MARK.B.

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A quality product advertises itself but its nice to know who made it so a good logo is the way to do it, stickers as said above can be lost over time and can look cheap.
I had a look at your site Phillip and on both models it says a 1mm lip ,looks to be around 10mm from the pictures :unsure:
 

Cabinetman

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Ask yourself, how many successful companies do you know that don't have a logo?

Then go and do some research into the thinking behind some famous logos.

It's not whether to have one or whether it's engraved or stick on.

It's whether it's designed correctly to appeal to the subconscious mind in a way that words cannot.

IMO the wrong logo would be worse than no logo.
So where do they get the subconscious minds from Artie? Not saying your wrong BTW.
 

Droogs

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I have been down this road, what I really wanted was a float on transfer for my wood products but I just couldn’t find them, had some engraved badges/labels made in the end but I wish I hadn’t bothered as they took a while to sink into the timber and time is money. I hope you don’t think I’m being rude but those labels are not right and the first thing I would do would be to unpeel it. I hope it doesn’t leave glue behind?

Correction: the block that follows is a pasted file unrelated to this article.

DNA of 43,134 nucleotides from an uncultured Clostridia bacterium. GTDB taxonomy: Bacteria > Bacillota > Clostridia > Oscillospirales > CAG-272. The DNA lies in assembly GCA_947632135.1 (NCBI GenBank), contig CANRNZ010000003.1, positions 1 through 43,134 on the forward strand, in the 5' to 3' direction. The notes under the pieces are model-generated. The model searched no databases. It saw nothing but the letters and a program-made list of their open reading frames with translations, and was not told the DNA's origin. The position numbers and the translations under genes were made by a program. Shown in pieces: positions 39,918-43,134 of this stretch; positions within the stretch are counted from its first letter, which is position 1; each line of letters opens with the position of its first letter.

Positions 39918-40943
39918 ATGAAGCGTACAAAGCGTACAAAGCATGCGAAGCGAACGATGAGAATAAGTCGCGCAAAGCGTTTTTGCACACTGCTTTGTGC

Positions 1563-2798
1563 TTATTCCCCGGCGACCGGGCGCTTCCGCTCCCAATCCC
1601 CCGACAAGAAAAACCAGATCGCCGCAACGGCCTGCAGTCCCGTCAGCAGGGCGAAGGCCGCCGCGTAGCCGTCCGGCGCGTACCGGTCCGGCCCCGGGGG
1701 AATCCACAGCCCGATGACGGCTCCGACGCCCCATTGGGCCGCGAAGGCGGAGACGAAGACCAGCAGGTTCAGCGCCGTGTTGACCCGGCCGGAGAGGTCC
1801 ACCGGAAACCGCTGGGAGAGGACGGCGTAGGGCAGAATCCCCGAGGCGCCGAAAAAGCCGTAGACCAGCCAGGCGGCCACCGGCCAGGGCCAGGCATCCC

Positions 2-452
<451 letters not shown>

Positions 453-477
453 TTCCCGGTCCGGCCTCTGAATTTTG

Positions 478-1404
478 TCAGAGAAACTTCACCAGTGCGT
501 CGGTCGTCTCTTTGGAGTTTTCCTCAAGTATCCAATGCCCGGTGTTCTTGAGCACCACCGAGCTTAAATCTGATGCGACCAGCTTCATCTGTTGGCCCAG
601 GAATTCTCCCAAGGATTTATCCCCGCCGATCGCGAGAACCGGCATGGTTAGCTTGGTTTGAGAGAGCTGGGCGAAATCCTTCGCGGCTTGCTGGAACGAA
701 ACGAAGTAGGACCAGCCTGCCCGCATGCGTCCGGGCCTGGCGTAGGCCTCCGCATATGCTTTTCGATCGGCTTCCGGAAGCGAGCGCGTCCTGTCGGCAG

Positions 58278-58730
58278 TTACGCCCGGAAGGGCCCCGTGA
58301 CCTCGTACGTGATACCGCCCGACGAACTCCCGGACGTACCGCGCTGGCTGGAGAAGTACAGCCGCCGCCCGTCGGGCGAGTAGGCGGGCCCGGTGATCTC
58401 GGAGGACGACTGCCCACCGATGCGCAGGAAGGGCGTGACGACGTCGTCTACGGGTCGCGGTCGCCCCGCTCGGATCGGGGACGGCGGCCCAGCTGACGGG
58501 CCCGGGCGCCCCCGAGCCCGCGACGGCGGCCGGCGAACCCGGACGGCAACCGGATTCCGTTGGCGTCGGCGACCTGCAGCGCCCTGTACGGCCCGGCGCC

@Cabinetman have a look at Lazertran. It is a blank water transfer decal sheet that you put through a laser printer. I used them for my Irn Bru colour scheme for my bike.
 

Ollie78

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I am in general agreement about the sticker not being the best. It will likely peel off and look scruffy quite quickly.

The product looks great though, a neat execution. Have you tried it with Pica dry pencils ?
Only because my current fastcap easy scribe only uses normal school style pencils which I don`t have so many of now I converted to the Pica pencil, also the fit of the pencil and the brass knobs leaves a lot to be desired.

I do think a logo is good to have but I think it should be etched or machined/ stamped on.
The logo won`t make me buy it or not, the quality and usefulness will do that, but afterwards the logo will accidentally go into my brain as I use the tool for years.

I remember seeing something that could print masking sheets for etching circuit boards on a laser printer or something. Perhaps something like this might be the way forward.